As a nonprofit, Teen Challenge relies heavily on donations to meet its financial needs. One of the ways you can help is through donating a vehicle to the organization.
Teen Challenge works with a company called Insurance Auto Auction to collect donated vehicles from donors. After filling out the online form or calling the company, you can request a vehicle pick-up and thus not have to worry about the cost of transporting the automobile.
The vehicle you donate can be in any condition, drivable or otherwise. You will, however, need to provide a clear vehicle title upon donation. Once donated, your vehicle will be sold and you will receive a receipt in the mail to keep for your tax records.
Maral Cavner is a 2013 graduate of Emory University, from which she earned a bachelor of arts degree in sociology. A high performer during her undergraduate studies, Maral Cavner is a member of the Alpha Kappa Delta International Sociology Honor Society.
Alpha Kappa Delta was formed to recognize and encourage academic achievement in the field of sociology and other academic pursuits aimed at leading to overall social improvement. Students at the undergraduate and graduate levels are eligible for membership, and faculty members can join the honor society as well.
Students who are sociology majors, as well as those minoring in sociology, can become Alpha Kappa Delta members. Students majoring in other subjects can also become members if they have taken at least four sociology classes during their studies, are considered juniors by their respective schools, and are in the top 35 percent of their class.
Kappa Alpha Delta carries a membership of 120,000 across 660 chapters in the United States.
Currently pursuing a law degree with a focus on animal rights issues, Maral Cavner holds a degree in sociology from Emory University. Maral Cavner has a background riding horses and playing high school soccer and tennis, and has played the trumpet for more than a decade. Incorporated in classical music for centuries, the trumpet came to the forefront in American music in the early 20th century as one of the primary jazz instruments.
The trumpet’s formalized role as a lead instrument came about through Joseph “King” Oliver’s Chicago band of the early 1920s, which introduced Louis Armstrong as a soloist on early classics such as Sobbing Blues. When Armstrong moved to New York in 1924, he joined a pioneering jazz big band and subsequently created the Hot Five, which showcased the trumpet even more prominently. Songs such as Jeepers Creepers effectively combined trumpet with the genesis of modern jazz vocals, including gravelly voiced scatting.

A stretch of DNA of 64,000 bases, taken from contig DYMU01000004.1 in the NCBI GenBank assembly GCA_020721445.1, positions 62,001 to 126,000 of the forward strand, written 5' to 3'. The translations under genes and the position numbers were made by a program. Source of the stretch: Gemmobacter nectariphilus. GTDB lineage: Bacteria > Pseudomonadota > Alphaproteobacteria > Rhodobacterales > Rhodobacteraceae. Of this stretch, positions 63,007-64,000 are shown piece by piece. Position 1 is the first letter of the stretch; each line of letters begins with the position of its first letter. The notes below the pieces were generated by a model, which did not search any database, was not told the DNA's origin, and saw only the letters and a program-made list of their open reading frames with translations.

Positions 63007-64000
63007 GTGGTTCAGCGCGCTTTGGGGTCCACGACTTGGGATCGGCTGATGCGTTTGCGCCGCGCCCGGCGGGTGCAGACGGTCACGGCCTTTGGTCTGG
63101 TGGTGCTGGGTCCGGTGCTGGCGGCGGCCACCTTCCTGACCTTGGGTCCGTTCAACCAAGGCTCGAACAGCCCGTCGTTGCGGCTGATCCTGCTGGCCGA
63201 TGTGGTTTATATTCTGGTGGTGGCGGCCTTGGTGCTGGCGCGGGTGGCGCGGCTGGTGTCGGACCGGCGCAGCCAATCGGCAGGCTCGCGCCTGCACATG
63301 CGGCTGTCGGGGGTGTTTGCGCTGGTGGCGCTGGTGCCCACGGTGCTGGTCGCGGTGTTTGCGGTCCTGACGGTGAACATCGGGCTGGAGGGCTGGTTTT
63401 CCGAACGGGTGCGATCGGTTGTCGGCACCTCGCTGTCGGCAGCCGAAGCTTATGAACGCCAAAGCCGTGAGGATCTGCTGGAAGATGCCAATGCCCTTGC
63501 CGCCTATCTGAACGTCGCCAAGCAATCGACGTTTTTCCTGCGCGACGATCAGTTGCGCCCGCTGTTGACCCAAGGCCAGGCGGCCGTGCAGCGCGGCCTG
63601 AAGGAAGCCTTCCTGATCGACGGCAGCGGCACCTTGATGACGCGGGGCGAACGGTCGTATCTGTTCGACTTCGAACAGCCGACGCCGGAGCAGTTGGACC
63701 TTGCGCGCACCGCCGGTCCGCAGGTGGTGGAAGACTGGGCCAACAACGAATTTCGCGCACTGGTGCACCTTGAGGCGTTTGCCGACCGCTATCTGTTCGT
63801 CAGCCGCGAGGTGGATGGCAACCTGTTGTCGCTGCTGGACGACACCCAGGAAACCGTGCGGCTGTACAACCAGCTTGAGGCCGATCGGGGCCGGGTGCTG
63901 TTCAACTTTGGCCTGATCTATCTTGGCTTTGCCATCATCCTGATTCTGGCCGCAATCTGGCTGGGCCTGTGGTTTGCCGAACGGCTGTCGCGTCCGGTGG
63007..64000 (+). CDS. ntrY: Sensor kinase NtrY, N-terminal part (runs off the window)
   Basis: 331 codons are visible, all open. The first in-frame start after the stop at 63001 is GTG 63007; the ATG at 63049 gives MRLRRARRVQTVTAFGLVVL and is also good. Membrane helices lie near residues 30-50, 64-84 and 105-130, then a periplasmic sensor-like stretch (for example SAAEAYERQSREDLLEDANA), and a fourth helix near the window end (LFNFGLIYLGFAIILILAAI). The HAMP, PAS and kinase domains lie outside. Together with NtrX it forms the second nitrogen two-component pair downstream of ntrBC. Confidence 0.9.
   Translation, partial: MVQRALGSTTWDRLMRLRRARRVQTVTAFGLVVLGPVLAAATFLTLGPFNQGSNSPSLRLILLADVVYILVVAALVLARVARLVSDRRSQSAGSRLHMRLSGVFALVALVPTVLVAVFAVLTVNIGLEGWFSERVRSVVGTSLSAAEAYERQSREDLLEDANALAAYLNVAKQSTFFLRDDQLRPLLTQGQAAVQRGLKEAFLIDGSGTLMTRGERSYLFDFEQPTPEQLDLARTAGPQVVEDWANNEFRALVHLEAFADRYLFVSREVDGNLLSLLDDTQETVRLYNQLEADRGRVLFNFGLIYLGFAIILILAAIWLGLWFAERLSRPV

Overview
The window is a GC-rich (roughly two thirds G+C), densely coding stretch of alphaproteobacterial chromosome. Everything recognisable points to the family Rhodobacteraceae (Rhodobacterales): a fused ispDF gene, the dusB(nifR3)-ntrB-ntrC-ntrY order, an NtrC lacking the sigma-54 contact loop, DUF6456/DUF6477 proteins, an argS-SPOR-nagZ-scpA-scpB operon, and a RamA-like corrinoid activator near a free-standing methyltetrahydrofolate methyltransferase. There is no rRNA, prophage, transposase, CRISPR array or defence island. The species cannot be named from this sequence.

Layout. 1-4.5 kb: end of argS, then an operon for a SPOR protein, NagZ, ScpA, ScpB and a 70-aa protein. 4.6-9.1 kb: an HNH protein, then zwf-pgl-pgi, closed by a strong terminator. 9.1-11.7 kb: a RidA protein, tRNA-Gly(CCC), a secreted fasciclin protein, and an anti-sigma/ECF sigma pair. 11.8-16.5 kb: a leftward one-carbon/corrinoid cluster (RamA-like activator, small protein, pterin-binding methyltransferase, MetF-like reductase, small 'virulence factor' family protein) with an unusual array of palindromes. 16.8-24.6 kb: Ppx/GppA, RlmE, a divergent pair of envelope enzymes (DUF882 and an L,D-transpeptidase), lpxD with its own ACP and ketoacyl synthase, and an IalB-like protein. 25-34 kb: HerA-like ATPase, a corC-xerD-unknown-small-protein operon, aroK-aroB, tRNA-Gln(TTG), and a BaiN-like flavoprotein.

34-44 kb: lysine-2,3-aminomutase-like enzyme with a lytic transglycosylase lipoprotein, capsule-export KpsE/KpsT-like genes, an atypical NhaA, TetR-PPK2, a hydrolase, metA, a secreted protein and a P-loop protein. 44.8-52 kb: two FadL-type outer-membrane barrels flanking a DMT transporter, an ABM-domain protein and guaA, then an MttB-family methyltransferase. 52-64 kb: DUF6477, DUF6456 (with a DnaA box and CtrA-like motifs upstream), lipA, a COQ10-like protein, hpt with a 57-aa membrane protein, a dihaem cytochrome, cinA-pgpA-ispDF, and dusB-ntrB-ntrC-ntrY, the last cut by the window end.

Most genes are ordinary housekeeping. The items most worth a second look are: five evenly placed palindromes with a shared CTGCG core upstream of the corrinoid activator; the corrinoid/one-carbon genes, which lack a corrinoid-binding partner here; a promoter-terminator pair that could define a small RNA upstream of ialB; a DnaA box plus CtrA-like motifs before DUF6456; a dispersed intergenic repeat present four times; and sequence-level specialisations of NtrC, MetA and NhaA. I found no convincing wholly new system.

With late ‘20s Louis Armstrong songs such as West End Blues and Potato Head Blues, which featured the piano counterpoint of Earl Hines, the trumpet truly came to the fore. This template that would stand until bebop artists such as Dizzy Gillespie intentionally broke the mold following World War II.
Maral Cavner is pursuing a career in animal rights and welfare and dogs and animal safety remain a passion of hers. As a founding board member of Route 66, a no-kill dog rescue in Nixa, Missouri, Maral Cavner strives to find dogs their forever home. One of the most challenging aspects of dog ownership is dealing with destructive behavior. Take these steps to help your dog deal with these behaviors and grow your relationship in the process.
Walks – Taking your dog on regular walks is one of the easiest ways to mitigate destructive behavior. Like children, dogs have massive amounts of energy. If this energy isn’t expunged in a healthy way, it can quickly become destructive.
Hunger – If your dog has an inconsistent diet, or isn’t getting enough food, behavior can turn destructive. When hungry, your dog may tear things apart in search of food. At-risk objects include anything that smells of food or any object your dog associates with food.
Lack of Attention and Socialization – Your dog may be tearing up your stuff to show they love you, oddly enough. If you’re busy or otherwise distracted and not giving your dog enough attention, destructive behavior might be their way of garnering your attention. Similarly, it’s important for dogs to socialize and play with other dogs, and when they don’t get out to play enough, your couch may become their plaything.